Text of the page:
Expose local HTTP and TCP services via AWS EC2 with inlets

Alex Ellis

Learn how to automate the two kinds of inlets tunnel servers using AWS EC2 including IAM, SSH key management and monitoring.


Typically when I use inlets, I’ll provision VMs to act as tunnel servers on DigitalOcean or GCP. The main reason is the low cost, and the quick boot-up speed, perhaps 10-20 seconds from issuing a command to our inletsctl tool. It’s even possible to create tunnel servers as Pods within 2-3 seconds within a Kubernetes cluster. However, for some of us, AWS will be the cloud of choice; so whether you have free credits, existing infrastructure, or use it for work, this is a guide to exposing your local services via a tunnel server hosted on AWS EC2.

We’ll cover how to set up the required IAM permissions, an SSH key for troubleshooting, then the two types of tunnels and when to use them. You can pick between HTTPS for quick and easy access to HTTP sites, or TCP for more complex use-cases like SSH, Kubernetes API, or self-signed TLS appliances.

Collaborating on a local mkdocs site

Collaborating on an mkdocs site running locally using an inlets HTTPS tunnel


Create an IAM user

Unlike DigitalOcean where a simple access key is all you need, AWS is designed for enterprise, and has much more configuration to put in place before you can access its API from an external tool like inletsctl. You can get instructions for automating tunnels on various clouds in the inletsctl reference guide, or install it yourself manually

Follow the instructions to create an IAM user and credentials in the inlets docs.

Save the access key and secret key to local files i.e. ~/.inlets/ec2-access-key, ~/.inlets/ec2-secret-key.

Create a key-pair

A keypair is not strictly necessary, unless you want to log into the VM to customise it or troubleshoot it. It is handy though, and you can create one SSH keypair, and allocate it to all the tunnel VMs you create on EC2.

Head over to the AWS Console, EC2, then under Network & Security, click on Key Pairs.

Create a new Key Pair of type RSA, and give it the name inlets.

Download the key-pair and save it to your home directory i.e. ~/.inlets/ec2.pem.

Change the permissions on the key file: chmod 400 ~/.inlets/ec2.pem.

You’ll be able to use this key for any future inlets tunnel server VMs that you created on EC2.

Create a tunnel server

There are two types of tunnel server you can create, and are quite different use-cases.

To expose some existing HTTP service over HTTPS, you’ll create a HTTPS tunnel server using the --letsencrypt-domain flag.

To expose TCP traffic like something which is already served with TLS like a reverse proxy, SSH or the Kubernetes API, use the --tcp flag.

Create a HTTPS tunnel server

For a HTTPS tunnel server, work backwards from the custom domain you want to use. For example, if you want to expose https://blog.example.com then you’ll need to create a tunnel server with the domain blog.example.com and a CNAME or A record in your DNS tooling pointing to the tunnel server. On AWS, you’d probably want to use Route 53 for the mapping, however Cloudflare would work just as well.

The HTTPS tunnel server can support more than one domain, so you could expose for instance openfaas, grafana and a blog over the same tunnel server by passing the --letsencrypt-domain flag multiple times.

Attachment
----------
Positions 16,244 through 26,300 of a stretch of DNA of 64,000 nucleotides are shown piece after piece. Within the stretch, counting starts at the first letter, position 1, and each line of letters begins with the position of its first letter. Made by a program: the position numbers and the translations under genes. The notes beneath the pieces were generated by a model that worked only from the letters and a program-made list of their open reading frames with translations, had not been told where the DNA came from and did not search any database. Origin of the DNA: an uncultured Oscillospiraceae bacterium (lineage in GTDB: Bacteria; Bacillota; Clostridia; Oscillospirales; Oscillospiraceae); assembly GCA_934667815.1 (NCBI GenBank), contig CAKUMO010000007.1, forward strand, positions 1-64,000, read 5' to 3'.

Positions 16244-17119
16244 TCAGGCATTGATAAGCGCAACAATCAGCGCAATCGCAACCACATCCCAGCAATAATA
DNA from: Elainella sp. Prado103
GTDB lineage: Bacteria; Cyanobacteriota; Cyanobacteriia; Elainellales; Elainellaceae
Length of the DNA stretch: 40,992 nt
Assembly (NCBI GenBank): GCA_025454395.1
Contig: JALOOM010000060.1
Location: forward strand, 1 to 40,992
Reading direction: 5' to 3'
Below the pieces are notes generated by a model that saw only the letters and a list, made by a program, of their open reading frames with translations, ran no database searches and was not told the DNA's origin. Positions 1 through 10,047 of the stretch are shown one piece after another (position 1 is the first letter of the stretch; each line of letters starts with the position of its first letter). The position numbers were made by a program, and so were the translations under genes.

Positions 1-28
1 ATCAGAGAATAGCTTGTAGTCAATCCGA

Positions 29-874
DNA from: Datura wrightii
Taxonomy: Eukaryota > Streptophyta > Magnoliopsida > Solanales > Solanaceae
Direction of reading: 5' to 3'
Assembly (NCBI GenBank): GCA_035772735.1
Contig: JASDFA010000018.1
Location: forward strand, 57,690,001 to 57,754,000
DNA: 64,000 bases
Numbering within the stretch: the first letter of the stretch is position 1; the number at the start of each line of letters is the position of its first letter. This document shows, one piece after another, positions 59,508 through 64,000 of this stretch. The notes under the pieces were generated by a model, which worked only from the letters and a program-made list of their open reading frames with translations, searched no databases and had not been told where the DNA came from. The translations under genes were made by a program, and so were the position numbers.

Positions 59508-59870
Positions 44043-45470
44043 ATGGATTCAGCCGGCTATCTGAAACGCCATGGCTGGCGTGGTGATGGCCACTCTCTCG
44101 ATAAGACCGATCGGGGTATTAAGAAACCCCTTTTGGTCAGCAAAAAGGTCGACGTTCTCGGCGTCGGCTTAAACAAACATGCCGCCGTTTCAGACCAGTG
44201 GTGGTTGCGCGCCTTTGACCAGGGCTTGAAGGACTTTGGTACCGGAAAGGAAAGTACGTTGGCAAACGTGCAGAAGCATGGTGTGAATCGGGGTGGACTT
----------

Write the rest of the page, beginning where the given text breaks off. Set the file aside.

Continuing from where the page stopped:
inletsctl create \
  --provider ec2 \
  --secret-key-file ~/.inlets/ec2-secret-key \
  --access-token-file ~/.inlets/ec2-access-key \
  --region eu-west-1 \
  --aws-key-name inlets \
  --letsencrypt-domain blog.example.com \
  --letsencrypt-email webmaster@example.com

The region that you specify here, must match the region where you created your SSH Key Pair, otherwise it will not be found. The --aws-key-name flag is optional, but recommended.

Give the path to the access key and secret key, along with the region you want to use and any domains via --letsencrypt-domain.

Example output:

Using provider: ec2
Requesting host: elated-carson0 in eu-west-1, from ec2
Host: i-05cfa985a99435386, status: creating
[1/500] Host: i-05cfa985a99435386, status: creating
[2/500] Host: i-05cfa985a99435386, status: initialising
[77/500] Host: i-05cfa985a99435386, status: initialising
[78/500] Host: i-05cfa985a99435386, status: initialising
[79/500] Host: i-05cfa985a99435386, status: active
inlets HTTPS (0.9.21) server summary:
  HTTPS Domains: [blog.example.com]
  Auth-token: CVxYhvIuD9tUor9y3fiNrqh6tdXd33yDE0vRtHUR02XrWVgRMnyK8KjqqzdjmRTY


inlets-pro http client --url "wss://" \
  --token "CVxYhvIuD9tUor9y3fiNrqh6tdXd33yDE0vRtHUR02XrWVgRMnyK8KjqqzdjmRTY" \

To delete:
  inletsctl delete --provider ec2 --id "i-05cfa985a99435386"

As I mentioned in the introduction, AWS takes a little longer than other clouds to create an initialise a VM, we’re talking 2-3 minutes vs 10-20 seconds elsewhere, however once it’s ready, it’ll be on standby for any time you want to use it.

The output from the inletsctl create command shows you the IP address of the tunnel server, and the auth-token you’ll need to use to connect to it.

Create all the DNS A or CNAME records you need, and then you can start the tunnel client.

If there are multiple domains that the tunnel server is serving, then you’ll need to pass the --upstream flag multiple times, once for each domain.

Here’s what I add when I want to expose Jekyll and mkdocs at the same time, which are running on the ports 4000 and 8000 respectively:

--upstream blog.example.com= \
--upstream docs.example.com=

Create a TCP tunnel server

TCP tunnel servers are better suited to exposing services which are already terminate TLS themselves, like nginx, Caddy, Traefik, self-signed TLS appliances (think: GitHub Enterprise Server), SSH, Databases, the Kubernetes API and similar.

Here’s how you can create a TCP tunnel server to expose SSH from a Raspberry Pi on your home network: